Advertisement

Digestive Diseases and Sciences

, Volume 61, Issue 9, pp 2732–2740 | Cite as

Origin, Clinical Characteristics and 30-Day Outcomes of Severe Hematochezia in Cirrhotics and Non-cirrhotics

  • Marine CamusEmail author
  • Vandana Khungar
  • Dennis M. Jensen
  • Gordon V. Ohning
  • Thomas O. Kovacs
  • Rome Jutabha
  • Kevin A. Ghassemi
  • Gustavo A. Machicado
  • Gareth S. Dulai
Original Article

Abstract

Background

The sites of origin, causes and outcomes of severe hematochezia have not been compared between cirrhotics and non-cirrhotics. In cirrhotics versus non-cirrhotics presenting with severe hematochezia, we aimed at (1) identifying the site and etiology of gastro-intestinal bleeding and independent predictors of bleeding from the upper gastrointestinal tract versus small bowel or the colon, (2) comparing 30-day clinical outcomes, and (3) proposing an algorithm for management of severe hematochezia.

Methods

In this cohort study from two university-based medical centers, 860 consecutive patients with severe hematochezia admitted from 1995 to 2011 were prospectively enrolled with 160 (18.6 %) cirrhotics. We studied (a) general clinical and laboratory characteristics of cirrhotics versus non-cirrhotics, (b) predictors of bleeding sites in each patient group by multiple variable regression analysis, and compared (c) 30-day outcomes, including rebleeding, surgery and deaths.

Results

Cirrhosis independently predicted an upper gastrointestinal source of bleeding (OR 3.47; 95 % CI 2.01–5.96) as well as history of hematemesis, melena in the past 30 days, positive nasogastric aspirate, prior upper gastrointestinal bleeding or use of aspirin or non-steroidal anti-inflammatory. The most prevalent diagnoses were esophageal varices (20 %) in cirrhotics and colon diverticular bleeding (27.1 %) in non-cirrhotics. Thirty-day rates of rebleeding, surgical interventions and deaths were 23.1 versus 15 % (P = 0.01), 14.4 versus 6.4 % (P < 0.001), and 17.5 versus 4.1 % (P < 0.001), in cirrhotics versus non-cirrhotics, respectively.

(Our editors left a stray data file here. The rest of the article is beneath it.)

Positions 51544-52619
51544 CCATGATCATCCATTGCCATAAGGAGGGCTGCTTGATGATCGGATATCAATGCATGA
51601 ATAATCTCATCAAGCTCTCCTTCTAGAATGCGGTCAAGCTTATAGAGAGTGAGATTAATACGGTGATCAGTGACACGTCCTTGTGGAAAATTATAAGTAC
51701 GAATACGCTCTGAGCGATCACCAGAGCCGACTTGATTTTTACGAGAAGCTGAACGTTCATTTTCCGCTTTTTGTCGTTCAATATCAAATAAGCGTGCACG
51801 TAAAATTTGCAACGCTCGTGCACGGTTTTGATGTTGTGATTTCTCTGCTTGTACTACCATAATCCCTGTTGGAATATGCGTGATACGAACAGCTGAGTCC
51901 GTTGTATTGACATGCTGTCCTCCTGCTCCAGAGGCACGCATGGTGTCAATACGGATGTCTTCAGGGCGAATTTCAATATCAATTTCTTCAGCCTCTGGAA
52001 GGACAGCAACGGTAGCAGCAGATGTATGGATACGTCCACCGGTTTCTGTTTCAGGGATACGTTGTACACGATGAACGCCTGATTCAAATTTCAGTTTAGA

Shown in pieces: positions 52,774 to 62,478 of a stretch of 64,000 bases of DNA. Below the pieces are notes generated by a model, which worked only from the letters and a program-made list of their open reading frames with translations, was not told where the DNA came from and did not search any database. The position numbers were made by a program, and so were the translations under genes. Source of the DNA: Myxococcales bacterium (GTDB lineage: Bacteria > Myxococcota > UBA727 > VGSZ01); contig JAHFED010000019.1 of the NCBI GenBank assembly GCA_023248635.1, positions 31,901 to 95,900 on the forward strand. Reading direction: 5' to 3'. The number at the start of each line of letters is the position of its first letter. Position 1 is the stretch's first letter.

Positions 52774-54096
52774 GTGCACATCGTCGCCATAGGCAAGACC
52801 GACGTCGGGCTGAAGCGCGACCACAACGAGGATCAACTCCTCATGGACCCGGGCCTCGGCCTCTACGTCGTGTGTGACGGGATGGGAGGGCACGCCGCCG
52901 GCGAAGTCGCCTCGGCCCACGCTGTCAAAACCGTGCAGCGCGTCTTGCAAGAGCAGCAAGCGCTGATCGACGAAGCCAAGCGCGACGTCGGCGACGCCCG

Conclusions

Cirrhosis predicted an upper gastrointestinal site of bleeding in patients presenting with severe hematochezia. The 30-day rates of rebleeding, surgery, and death were significantly higher in cirrhotics than in non-cirrhotics.

Keywords

Cirrhosis Hematochezia Upper gastrointestinal bleeding Lower gastrointestinal bleeding 

Notes

Acknowledgments

The authors thank Jeff Gornbein DPH and Daniela Markovic, Ph.D. for their contributions to the statistical analyses, Mary Ellen Jensen, MLS and Nan Sun, M.S., for the management of the data, and Martha Carrico, RN as a research coordinator. This study was funded, in part, by a NIH41301 CURE Digestive Diseases Research Center Grant—Human Studies CORE, and a Veterans Affairs Clinical Merit Review Grant (Dennis M. Jensen, M.D., Principal Investigator). Marine Camus, M.D., received a grant from the Philippe Foundation in support of a research exchange program between France and the United States of America.

Compliance with ethical standards

Conflict of interest

The authors declare they have no competing interests.

References

  1. 1.
    Davila RE, Rajan E, Adler DG, et al. ASGE guideline: the role of endoscopy in the patient with lower-GI bleeding. Gastrointest Endosc. 2005;62:656–660.CrossRefPubMedGoogle Scholar
  2. 2.